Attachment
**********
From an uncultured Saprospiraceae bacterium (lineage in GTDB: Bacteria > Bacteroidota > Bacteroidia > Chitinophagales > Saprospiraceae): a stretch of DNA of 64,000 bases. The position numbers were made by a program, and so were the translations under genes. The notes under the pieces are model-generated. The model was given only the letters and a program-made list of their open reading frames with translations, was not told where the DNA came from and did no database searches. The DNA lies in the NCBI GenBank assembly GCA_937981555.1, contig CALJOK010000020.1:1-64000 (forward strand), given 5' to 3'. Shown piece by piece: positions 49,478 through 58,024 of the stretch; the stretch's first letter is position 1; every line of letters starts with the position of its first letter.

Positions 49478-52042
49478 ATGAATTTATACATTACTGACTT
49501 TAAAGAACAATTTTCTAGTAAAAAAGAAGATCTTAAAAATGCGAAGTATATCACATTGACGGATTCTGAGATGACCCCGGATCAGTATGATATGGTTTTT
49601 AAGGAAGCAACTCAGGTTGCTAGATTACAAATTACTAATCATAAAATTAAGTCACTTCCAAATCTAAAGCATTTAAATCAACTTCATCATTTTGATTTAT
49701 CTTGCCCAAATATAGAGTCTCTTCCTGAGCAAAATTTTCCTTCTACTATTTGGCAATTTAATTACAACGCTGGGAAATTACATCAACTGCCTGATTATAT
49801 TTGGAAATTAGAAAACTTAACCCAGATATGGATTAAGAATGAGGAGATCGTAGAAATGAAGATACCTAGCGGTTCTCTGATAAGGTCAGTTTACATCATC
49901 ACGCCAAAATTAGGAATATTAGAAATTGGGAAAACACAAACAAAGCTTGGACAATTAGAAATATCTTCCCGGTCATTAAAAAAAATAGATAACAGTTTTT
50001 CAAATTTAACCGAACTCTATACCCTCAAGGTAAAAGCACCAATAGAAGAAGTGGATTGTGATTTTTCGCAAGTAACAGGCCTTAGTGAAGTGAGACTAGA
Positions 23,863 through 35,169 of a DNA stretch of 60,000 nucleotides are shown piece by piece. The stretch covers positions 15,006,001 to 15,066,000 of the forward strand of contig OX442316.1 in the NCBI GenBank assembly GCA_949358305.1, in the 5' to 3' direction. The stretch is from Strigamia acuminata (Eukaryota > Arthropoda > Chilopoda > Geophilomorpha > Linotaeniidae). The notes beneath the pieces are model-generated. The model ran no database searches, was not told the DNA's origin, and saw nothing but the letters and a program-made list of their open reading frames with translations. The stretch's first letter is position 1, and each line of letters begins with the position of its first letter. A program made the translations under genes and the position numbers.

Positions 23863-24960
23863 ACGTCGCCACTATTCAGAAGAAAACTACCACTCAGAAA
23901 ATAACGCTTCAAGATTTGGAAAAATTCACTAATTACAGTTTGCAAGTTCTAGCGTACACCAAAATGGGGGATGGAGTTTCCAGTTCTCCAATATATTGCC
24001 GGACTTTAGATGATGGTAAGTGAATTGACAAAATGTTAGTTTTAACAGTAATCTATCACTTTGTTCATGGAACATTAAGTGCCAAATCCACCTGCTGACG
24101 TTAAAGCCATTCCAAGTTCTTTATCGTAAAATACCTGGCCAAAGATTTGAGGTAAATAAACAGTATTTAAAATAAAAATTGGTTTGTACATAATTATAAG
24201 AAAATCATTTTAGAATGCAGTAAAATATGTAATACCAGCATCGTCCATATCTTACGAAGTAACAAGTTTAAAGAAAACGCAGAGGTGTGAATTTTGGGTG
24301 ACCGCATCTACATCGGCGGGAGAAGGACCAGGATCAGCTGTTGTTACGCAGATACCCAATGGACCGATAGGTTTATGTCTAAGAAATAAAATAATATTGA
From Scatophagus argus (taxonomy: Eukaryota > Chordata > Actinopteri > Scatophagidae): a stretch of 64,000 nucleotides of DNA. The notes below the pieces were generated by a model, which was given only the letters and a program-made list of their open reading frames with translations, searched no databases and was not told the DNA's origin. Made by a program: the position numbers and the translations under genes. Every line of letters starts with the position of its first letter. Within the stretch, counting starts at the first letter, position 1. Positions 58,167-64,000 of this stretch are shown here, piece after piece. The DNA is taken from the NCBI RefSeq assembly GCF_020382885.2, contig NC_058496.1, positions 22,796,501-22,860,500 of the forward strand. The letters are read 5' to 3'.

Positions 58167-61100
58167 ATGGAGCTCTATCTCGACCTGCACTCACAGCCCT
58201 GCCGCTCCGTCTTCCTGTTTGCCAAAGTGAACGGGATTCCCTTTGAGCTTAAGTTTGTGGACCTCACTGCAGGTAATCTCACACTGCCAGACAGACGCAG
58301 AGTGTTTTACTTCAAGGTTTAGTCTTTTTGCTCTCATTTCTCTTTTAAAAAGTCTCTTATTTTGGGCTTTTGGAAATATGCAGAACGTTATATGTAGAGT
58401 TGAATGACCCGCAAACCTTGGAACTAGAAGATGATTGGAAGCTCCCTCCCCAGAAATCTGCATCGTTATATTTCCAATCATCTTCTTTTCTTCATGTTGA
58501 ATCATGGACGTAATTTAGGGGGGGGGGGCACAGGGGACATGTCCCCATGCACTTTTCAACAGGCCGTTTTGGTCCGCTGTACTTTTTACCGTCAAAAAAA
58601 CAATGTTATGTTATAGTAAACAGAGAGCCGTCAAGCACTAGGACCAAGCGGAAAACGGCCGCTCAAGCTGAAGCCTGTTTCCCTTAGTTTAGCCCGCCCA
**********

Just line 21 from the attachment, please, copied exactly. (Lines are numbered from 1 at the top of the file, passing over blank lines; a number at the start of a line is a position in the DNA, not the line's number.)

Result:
58201 GCCGCTCCGTCTTCCTGTTTGCCAAAGTGAACGGGATTCCCTTTGAGCTTAAGTTTGTGGACCTCACTGCAGGTAATCTCACACTGCCAGACAGACGCAG